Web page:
Laser fabric cures skin diseases
The painless laser fabric will be the quickest device on the market at eradicating unwanted skin conditions.
IMAGE: A light-emitting cloth activates a photosensitizer to treat numerous skin conditions with nearly no pain. (Image credit: Texinov)
French scientists at Texinov (http://www.texinov.fr) have developed a knitted laser fabric that blasts the skin with light, giving treatment to enflamed skin or lesions over a 2 and a half hour appointment. Heralded as a miracle cure by users in clinical trials, the company says that the painless laser fabric will be the quickest device on the market at eradicating unwanted skin conditions, with no side effects.
Initially developed to improve the treatment of Actinic Keratosis--rough, scaly patches on the skin that develop from years of exposure to the sun--the light-emitting textile can treat and even cure a number of skin complaints such as acne, Paget's disease, psoriasis, and other disease like baby jaundice. Going by the name FLUXMEDICARE the new laser fabric was made in collaboration with a pan-European health consortium PHOS-ISTOS (http://www.phosistos.com/).
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It works by covering the affected area with a photosensitizer cream and then wrapping the skin with the light-emitting textile. Optical fibers knitted into the fabric then speed up the reaction between oxygen and the cream beneath the skin.
Dr. Nadege Boucard, R&D GM at Texinov, explains, "FLUXMEDICARE is unprecedented in the field of treating skin conditions. Since the lighting textile wraps around the unique, individual contours of a patient, the emitted light in our device is the same at every part of the body under treatment, meaning the beams are homogenous."
Prior to FLUXMEDICARE the only technology used to treat skin ailments such as actinic keratosis came in the form of photodynamic therapy (PDT) where a patient would stand under a lamp blasted with light from a flat pane. With the intensity of the treatment, this previous technology would cause severe pain and even redness to the skin. "Previous PDT was unsatisfactory in many ways." Boucard adds, "Not only did patients report a pain ranking of at least 7/10 as well as burns and redness persisting for several days, but also, coming from a flat source, a lot of the emitted light was 'lost'."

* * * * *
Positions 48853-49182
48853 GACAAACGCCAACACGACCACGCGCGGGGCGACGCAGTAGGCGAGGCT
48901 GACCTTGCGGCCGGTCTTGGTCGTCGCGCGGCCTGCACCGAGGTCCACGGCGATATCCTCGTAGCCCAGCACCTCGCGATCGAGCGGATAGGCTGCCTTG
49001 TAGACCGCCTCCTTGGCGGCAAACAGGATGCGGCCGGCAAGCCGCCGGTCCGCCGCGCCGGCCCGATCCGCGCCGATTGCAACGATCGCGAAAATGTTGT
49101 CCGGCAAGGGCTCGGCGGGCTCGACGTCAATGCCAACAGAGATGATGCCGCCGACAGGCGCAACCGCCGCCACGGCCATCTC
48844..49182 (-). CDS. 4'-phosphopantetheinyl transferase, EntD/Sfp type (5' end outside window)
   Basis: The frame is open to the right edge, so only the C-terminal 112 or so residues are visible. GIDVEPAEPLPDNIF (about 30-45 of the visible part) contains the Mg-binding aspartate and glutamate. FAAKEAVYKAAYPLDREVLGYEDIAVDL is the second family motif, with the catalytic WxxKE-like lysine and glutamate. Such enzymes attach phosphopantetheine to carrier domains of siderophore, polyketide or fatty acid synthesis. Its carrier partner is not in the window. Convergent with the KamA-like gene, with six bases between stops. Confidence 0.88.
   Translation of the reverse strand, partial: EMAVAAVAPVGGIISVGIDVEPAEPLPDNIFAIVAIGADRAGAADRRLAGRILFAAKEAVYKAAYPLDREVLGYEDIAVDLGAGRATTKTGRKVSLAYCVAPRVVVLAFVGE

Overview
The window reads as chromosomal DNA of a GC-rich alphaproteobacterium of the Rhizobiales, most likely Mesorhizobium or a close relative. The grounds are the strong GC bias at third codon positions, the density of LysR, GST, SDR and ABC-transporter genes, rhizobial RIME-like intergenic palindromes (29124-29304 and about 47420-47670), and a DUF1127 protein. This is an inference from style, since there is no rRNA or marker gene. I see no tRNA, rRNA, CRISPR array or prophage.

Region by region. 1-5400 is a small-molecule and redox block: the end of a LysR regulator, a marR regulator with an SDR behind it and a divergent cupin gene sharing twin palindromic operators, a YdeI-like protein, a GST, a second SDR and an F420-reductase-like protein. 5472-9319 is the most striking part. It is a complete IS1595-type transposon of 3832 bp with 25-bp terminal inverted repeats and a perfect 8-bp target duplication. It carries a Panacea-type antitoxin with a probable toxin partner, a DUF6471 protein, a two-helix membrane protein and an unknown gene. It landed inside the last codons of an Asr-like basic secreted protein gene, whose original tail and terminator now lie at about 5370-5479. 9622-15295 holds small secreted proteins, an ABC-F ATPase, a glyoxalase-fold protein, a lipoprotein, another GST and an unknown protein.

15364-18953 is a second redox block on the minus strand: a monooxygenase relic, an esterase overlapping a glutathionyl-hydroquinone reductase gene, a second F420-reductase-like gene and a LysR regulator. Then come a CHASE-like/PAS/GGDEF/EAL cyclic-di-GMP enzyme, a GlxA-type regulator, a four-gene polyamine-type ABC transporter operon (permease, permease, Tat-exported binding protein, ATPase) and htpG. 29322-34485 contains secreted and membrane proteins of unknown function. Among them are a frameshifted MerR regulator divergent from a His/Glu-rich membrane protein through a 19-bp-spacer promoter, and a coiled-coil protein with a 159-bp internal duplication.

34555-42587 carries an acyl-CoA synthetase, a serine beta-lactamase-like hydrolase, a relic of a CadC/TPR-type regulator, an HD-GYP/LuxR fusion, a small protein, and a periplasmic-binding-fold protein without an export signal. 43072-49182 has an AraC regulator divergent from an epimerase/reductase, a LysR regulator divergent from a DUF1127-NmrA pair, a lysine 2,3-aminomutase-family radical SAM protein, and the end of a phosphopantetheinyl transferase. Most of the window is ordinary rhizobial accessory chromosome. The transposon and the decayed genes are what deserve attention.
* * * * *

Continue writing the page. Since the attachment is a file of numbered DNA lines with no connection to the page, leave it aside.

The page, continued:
During the clinical trials with INSERM Onco Thai Lab-CHRU Lille and Klinikum Vest in Germany, patients reported an average pain ranking on the FLUXMEDICARE device of between 0 and 1 out of ten. "The fact that we had a near 90% drop in pain levels compared to the previous technology, and the same efficacy was really promising. FLUXMEDICARE is easy to use for both the patient and the clinician: since you don’t need to be protected from the laser treatment, you can put your feet up and watch TV during the treatment," said Boucard.
For the medical team the new FLUXMEDICARE device comes relatively cheap. The old technology would cost anything from around $18,500 dollars for the lamp and protective gear and requiring a dedicated set up in a hospital room or within a dermatologist’s surgery. However, the new laser system currently costs around 1/3 of the price of its predecessor.
The PHOS-ISTOS consortium secured a grant of nearly $3 million dollars from the European Commission under the CIP funding program, and is comprised of participants from five European countries: (France) Institut National de la Sante et de la Recherche Medicale, Centre Hospitalier de Lille, EREO Sas, Ecole Nationale Superieure Arts Industries Textiles, Universite de Lille II – Droit et Sante, Deltaval Sarl; (Germany) Klinikum Vest Gmbh; (Finland) Fluence Theraputics OY, Modulight OY; (Italy) Consorzio per la Promozione della Cultura Plastica Proplast; (Netherlands) Reden B.V.
The team at PHOS-ISTOS expects to have their product ready for commercial uptake in April 2018.
SOURCE: Texinov; www.texinov.fr